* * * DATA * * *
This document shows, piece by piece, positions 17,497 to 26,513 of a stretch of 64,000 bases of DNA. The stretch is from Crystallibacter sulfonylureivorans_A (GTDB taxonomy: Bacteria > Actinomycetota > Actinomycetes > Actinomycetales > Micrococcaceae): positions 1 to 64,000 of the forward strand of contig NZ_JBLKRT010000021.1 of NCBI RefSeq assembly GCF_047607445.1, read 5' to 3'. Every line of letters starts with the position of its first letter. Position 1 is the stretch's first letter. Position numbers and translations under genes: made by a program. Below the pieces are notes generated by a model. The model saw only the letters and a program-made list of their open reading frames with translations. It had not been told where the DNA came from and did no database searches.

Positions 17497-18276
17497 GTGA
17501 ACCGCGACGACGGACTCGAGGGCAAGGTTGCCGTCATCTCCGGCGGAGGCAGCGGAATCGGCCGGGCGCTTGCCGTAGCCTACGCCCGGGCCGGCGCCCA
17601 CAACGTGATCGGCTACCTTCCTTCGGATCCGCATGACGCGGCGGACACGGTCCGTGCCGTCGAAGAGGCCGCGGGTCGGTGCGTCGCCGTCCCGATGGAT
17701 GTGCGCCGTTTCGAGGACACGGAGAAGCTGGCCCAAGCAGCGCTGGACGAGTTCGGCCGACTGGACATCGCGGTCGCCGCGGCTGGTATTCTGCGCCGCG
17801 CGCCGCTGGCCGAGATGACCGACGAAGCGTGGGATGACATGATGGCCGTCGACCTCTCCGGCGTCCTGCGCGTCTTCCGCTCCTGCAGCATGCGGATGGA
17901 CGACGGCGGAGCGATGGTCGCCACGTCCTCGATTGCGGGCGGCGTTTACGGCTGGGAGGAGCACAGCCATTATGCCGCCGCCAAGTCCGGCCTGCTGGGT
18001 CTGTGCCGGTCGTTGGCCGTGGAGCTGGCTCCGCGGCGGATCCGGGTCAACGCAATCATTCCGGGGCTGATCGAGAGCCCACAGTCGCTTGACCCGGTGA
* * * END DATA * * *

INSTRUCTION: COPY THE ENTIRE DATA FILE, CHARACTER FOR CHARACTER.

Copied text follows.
This document shows, piece by piece, positions 17,497 to 26,513 of a stretch of 64,000 bases of DNA. The stretch is from Crystallibacter sulfonylureivorans_A (GTDB taxonomy: Bacteria > Actinomycetota > Actinomycetes > Actinomycetales > Micrococcaceae): positions 1 to 64,000 of the forward strand of contig NZ_JBLKRT010000021.1 of NCBI RefSeq assembly GCF_047607445.1, read 5' to 3'. Every line of letters starts with the position of its first letter. Position 1 is the stretch's first letter. Position numbers and translations under genes: made by a program. Below the pieces are notes generated by a model. The model saw only the letters and a program-made list of their open reading frames with translations. It had not been told where the DNA came from and did no database searches.

Positions 17497-18276
17497 GTGA
17501 ACCGCGACGACGGACTCGAGGGCAAGGTTGCCGTCATCTCCGGCGGAGGCAGCGGAATCGGCCGGGCGCTTGCCGTAGCCTACGCCCGGGCCGGCGCCCA
17601 CAACGTGATCGGCTACCTTCCTTCGGATCCGCATGACGCGGCGGACACGGTCCGTGCCGTCGAAGAGGCCGCGGGTCGGTGCGTCGCCGTCCCGATGGAT
17701 GTGCGCCGTTTCGAGGACACGGAGAAGCTGGCCCAAGCAGCGCTGGACGAGTTCGGCCGACTGGACATCGCGGTCGCCGCGGCTGGTATTCTGCGCCGCG
17801 CGCCGCTGGCCGAGATGACCGACGAAGCGTGGGATGACATGATGGCCGTCGACCTCTCCGGCGTCCTGCGCGTCTTCCGCTCCTGCAGCATGCGGATGGA
17901 CGACGGCGGAGCGATGGTCGCCACGTCCTCGATTGCGGGCGGCGTTTACGGCTGGGAGGAGCACAGCCATTATGCCGCCGCCAAGTCCGGCCTGCTGGGT
18001 CTGTGCCGGTCGTTGGCCGTGGAGCTGGCTCCGCGGCGGATCCGGGTCAACGCAATCATTCCGGGGCTGATCGAGAGCCCACAGTCGCTTGACCCGGTGA